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Chiranjeevi Tirunagari

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# Go - Maps and Structs

## Introduction

Welcome back to the Part - 6 of the Go series. In the last one, we saw two of the non-primitive datatypes (1. Arrays, 2. Slices) in Go. Do check it out if you missed it: https://dev.to/vchiranjeeviak/go-arrays-and-slices-52pi. In this one, let's see about 3. Maps and 4. Structs.

## 3. Maps

We saw how arrays and slices are a collection of other primitive datatype items. Maps are also a collection of items, but here the items are not just of primitive types, they are `(key, value)` pairs. And a key can be any primitive datatype item and same with value. But, the types should be consistent for all `(key, value)` pairs in the map.

Note: A key should be unique for each pair. In other words, no two pairs should have same key. By this assumption, we can uniquely identify a pair using its key.

### Declare and Initialising a map

We use `make` function to create a map. `map[primitive]primitive` is a datatype. We are basically trying to say is that "make a map of this type".

#### Program to declare and initialise a map

``````package main

import "fmt"

func main() {
// Declaring a map
var map1 map[int]string // A map in which key is of int type, value is of string type
// Initialising an empty map
var map2 = make(map[string]int) // An empty map in which key is of string type, value is of int type
// Initialising a non-empty map
map3 := map[float64]int{ // A map in which key is of float type, value is of int type
0.5: 0,
1.5: 1,
2.5: 2,
}
fmt.Println(map1)
fmt.Println(map2)
fmt.Println(map3)
}
``````

Output:

Check the type of the map on your own using `%T` in `Printf` and you will realise why we are using that particular notation to create a map.

### Adding and deleting items in a map

Adding a `(key, value)` pair into a map is straight forward. Using index operator, we give the new `key` into index and assign new `value` to it. It automatically create a new pair.

For deleting a pair, we use `delete` function which takes the `map` and `key` as input and deletes the pair with that particular key.

#### Program to add and delete a pair in map

``````package main

import "fmt"

func main() {
// Initialising a map
map1 := map[int]string{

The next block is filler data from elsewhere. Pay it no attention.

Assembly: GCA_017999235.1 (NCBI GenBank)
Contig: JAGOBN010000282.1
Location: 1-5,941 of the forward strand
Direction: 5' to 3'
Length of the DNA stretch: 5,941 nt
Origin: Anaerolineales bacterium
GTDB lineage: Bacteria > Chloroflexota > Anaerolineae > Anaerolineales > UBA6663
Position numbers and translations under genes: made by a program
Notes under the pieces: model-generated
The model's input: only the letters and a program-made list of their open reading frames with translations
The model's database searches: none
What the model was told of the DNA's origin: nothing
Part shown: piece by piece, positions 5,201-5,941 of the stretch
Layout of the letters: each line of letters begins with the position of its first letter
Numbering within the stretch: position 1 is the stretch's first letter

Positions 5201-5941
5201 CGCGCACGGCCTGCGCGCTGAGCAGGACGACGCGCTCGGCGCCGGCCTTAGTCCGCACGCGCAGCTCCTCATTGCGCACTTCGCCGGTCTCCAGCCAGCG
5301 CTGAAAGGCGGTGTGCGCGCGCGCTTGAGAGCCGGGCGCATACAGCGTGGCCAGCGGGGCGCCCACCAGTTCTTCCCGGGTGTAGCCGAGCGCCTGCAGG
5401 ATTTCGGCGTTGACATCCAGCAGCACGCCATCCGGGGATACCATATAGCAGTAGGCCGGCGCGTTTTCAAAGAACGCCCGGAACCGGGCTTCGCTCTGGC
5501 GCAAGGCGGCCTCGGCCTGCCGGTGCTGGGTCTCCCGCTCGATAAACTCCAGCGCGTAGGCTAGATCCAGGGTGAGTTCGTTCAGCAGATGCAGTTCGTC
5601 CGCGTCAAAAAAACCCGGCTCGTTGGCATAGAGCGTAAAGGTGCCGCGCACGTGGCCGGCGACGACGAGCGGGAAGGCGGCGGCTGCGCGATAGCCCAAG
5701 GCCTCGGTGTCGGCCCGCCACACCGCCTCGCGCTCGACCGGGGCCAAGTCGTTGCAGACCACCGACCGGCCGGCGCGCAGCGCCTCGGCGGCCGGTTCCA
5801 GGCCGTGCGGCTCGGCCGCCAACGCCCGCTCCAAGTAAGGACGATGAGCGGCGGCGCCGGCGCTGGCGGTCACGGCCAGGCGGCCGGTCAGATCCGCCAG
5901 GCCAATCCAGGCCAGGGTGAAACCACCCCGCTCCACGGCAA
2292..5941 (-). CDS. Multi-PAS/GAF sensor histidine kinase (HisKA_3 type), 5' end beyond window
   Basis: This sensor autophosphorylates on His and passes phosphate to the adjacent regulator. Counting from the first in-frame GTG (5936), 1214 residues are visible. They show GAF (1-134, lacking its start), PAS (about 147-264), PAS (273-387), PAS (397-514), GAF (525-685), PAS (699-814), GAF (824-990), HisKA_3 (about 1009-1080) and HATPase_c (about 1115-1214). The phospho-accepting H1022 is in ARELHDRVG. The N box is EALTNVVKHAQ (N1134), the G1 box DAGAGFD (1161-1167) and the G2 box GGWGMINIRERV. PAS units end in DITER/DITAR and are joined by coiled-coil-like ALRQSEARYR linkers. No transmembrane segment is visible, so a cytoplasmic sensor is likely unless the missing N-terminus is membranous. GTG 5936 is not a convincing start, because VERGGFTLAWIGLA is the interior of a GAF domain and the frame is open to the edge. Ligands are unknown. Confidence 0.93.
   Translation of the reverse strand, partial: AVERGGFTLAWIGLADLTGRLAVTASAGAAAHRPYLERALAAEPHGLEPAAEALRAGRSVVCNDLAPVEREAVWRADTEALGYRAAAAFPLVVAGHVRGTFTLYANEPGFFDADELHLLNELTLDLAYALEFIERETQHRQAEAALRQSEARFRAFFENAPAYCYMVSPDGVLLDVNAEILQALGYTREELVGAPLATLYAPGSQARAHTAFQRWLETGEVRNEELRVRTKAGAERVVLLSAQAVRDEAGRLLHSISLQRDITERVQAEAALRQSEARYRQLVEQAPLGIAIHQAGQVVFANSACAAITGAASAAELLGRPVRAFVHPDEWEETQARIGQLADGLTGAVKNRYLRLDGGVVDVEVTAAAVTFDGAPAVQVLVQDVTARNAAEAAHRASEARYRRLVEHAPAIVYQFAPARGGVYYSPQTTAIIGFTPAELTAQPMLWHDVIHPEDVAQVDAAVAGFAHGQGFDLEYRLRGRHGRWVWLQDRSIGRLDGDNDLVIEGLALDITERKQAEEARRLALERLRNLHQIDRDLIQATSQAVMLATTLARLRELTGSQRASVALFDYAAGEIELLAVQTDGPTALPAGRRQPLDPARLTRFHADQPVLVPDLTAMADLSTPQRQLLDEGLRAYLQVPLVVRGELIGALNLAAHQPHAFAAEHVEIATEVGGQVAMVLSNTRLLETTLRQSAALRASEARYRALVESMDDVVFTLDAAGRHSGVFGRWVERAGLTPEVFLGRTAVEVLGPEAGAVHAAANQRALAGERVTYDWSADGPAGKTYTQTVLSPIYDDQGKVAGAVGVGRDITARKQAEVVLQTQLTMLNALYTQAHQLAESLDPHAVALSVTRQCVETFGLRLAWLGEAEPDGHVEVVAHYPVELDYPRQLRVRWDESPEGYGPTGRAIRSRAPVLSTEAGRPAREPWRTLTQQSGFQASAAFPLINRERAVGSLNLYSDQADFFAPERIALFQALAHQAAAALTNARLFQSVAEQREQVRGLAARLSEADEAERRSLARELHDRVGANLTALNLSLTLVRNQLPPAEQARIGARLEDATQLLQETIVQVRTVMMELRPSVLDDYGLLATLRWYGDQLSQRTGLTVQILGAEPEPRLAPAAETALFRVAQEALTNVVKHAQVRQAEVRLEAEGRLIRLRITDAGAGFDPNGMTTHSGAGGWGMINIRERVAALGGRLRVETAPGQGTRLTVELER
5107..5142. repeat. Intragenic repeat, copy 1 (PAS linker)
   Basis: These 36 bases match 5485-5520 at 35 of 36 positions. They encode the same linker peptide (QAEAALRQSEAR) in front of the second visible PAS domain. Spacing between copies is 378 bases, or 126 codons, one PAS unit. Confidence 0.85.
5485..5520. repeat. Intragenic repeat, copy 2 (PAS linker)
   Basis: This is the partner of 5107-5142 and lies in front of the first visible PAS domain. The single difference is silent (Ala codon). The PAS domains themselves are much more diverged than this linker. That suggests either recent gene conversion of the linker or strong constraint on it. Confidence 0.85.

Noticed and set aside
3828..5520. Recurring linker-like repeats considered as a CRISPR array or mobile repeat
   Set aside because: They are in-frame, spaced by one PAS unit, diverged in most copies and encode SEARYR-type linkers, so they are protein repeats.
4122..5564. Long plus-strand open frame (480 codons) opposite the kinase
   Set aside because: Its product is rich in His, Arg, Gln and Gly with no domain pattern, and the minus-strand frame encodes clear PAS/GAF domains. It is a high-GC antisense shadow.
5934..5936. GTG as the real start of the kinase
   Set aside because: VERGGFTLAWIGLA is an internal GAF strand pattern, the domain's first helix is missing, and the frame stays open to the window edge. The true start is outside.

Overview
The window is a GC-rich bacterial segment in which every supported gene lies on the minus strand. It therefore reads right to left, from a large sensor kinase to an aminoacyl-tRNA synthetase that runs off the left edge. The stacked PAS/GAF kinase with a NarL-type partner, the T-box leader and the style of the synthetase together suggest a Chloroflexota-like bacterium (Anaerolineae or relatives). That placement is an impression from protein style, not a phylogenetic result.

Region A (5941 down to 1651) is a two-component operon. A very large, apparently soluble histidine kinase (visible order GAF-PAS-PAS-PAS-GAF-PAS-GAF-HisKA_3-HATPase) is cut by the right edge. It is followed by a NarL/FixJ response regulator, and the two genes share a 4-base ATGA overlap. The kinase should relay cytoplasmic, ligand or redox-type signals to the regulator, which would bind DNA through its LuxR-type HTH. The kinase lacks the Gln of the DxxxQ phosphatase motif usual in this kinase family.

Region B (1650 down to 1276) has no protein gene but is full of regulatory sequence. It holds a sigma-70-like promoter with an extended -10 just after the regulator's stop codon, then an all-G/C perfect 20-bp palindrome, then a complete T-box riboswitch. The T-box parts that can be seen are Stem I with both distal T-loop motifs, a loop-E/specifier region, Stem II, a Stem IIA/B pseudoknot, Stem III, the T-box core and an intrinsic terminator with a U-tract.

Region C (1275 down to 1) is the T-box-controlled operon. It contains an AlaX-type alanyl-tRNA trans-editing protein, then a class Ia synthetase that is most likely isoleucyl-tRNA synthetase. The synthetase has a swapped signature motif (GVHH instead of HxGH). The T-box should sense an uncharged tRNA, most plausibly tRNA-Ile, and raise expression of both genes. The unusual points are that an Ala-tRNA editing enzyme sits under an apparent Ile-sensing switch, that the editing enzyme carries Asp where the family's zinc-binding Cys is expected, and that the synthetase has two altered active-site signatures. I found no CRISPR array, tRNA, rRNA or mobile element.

1: "string1",
2: "string2",
}
fmt.Println("Map initially = ", map1)
map1[3] = "string3"
fmt.Println("Map after adding (3, string3) = ", map1)
// Deleting a pair with key 1
delete(map1, 1)
fmt.Println("Map after deleting pair with key 1 = ", map1)
}
``````

Output:

## 4. Structs

Struct is a bit different from other non-primitive datatypes. It is not a collection of something like arrays, slices or maps. A struct is a complex datatype which is a fusion of other datatypes. It is a user-defined datatype which is a combination of other datatypes.

### Defining a struct type

As I said earlier, it is a user-defined datatype. So, we need to define this type using the syntax `type <name> struct { }`. Inside this, we give other datatypes with their names using syntax `<name> <datatype>`. This is how we create the fusion.

#### Program to declare and initialise a struct type and create a variable of that type and print it

``````package main

import "fmt"

// Creating a struct1 type struct
type struct1 struct {
nestedVar1 string
nestedVar2 int
}

func main() {
// Declaring a variable of type struct1
var structVar1 struct1
// Initialising a variable of type struct2
structVar2 := struct1{"string1", 10}
// Assigning value to structVar1
structVar1 = struct1{"string2", 20}
// Printing both
fmt.Println(structVar1)
fmt.Println(structVar2)
}
``````

Output:

### Accessing nested variable in a struct

In the above case, how can we access the string part of the struct1? We can do that using `.` . `structname.nestedVar` gives that particular value.

#### Program to create a struct variable and accessing a nested variable

``````package main

import "fmt"

// Creating a struct1 type struct
type struct1 struct {
nestedVar1 string
nestedVar2 int
}

func main() {
//Initialising a struct1 type variable
structVar1 := struct1{"string2", 20}
// Printing nested variable
fmt.Println(structVar1.nestedVar1)
}
``````

Output:

## Conclusion

That's it for this one. In the next part, lets see the use-cases of each of these non-primitive datatypes. Also, lets cover iterating through each of these datatypes which is very important.

More on Go lang will be coming soon and do follow me to see them. Make sure you like and share if you felt this good.